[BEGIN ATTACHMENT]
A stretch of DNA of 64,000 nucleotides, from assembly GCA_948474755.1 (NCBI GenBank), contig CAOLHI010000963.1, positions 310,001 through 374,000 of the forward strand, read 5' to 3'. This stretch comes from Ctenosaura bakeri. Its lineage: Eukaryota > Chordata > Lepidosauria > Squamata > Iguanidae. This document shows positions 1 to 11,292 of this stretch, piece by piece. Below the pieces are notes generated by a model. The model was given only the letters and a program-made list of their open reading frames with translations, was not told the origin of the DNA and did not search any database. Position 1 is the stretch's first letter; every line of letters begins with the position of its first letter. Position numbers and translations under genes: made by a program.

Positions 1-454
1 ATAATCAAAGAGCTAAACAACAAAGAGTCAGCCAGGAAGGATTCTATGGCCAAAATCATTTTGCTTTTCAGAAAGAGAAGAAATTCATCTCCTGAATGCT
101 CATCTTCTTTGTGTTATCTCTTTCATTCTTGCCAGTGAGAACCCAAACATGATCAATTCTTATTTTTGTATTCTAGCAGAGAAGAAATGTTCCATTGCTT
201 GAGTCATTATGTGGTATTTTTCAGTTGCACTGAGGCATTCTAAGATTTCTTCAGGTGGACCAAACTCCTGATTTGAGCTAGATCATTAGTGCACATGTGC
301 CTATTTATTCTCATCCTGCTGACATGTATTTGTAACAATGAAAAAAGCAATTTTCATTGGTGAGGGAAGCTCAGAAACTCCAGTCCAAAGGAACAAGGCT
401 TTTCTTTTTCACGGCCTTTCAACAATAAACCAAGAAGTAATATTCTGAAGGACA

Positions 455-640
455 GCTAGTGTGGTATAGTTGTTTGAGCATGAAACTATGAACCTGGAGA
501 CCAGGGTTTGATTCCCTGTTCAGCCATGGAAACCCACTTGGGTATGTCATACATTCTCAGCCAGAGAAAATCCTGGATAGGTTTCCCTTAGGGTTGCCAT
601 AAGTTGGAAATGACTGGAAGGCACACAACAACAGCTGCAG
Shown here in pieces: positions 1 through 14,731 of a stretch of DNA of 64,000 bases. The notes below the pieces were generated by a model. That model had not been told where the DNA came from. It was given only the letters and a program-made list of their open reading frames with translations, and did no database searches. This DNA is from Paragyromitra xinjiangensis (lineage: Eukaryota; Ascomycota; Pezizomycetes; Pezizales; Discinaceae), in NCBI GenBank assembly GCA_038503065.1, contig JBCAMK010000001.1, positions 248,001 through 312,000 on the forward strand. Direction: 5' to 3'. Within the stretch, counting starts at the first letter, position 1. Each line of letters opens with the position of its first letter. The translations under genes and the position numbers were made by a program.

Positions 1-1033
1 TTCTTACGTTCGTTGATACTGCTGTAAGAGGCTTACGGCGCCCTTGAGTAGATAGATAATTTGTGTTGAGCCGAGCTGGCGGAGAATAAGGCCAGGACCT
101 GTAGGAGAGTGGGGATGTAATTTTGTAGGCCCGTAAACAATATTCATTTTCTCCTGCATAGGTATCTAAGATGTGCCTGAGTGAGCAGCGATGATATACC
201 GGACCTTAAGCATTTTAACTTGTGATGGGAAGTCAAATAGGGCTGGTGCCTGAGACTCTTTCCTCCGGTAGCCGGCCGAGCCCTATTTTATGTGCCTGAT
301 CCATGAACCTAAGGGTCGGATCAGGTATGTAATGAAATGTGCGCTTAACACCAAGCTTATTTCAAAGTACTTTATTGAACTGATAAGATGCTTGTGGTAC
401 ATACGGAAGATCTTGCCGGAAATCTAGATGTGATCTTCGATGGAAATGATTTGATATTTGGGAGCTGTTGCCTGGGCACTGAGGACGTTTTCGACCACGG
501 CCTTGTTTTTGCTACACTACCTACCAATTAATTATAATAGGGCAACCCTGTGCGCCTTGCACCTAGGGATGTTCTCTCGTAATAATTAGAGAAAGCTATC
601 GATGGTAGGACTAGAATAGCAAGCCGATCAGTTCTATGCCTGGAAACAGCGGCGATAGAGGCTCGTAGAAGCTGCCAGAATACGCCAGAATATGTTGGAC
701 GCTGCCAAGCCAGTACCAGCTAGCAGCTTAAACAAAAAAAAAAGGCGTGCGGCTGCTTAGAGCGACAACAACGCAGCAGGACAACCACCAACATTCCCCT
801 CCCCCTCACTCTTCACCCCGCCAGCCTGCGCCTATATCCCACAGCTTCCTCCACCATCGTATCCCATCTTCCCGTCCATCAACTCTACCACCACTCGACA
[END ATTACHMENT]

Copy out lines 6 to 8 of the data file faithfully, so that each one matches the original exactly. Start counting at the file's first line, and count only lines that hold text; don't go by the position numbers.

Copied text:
301 CTATTTATTCTCATCCTGCTGACATGTATTTGTAACAATGAAAAAAGCAATTTTCATTGGTGAGGGAAGCTCAGAAACTCCAGTCCAAAGGAACAAGGCT
401 TTTCTTTTTCACGGCCTTTCAACAATAAACCAAGAAGTAATATTCTGAAGGACA

Positions 455-640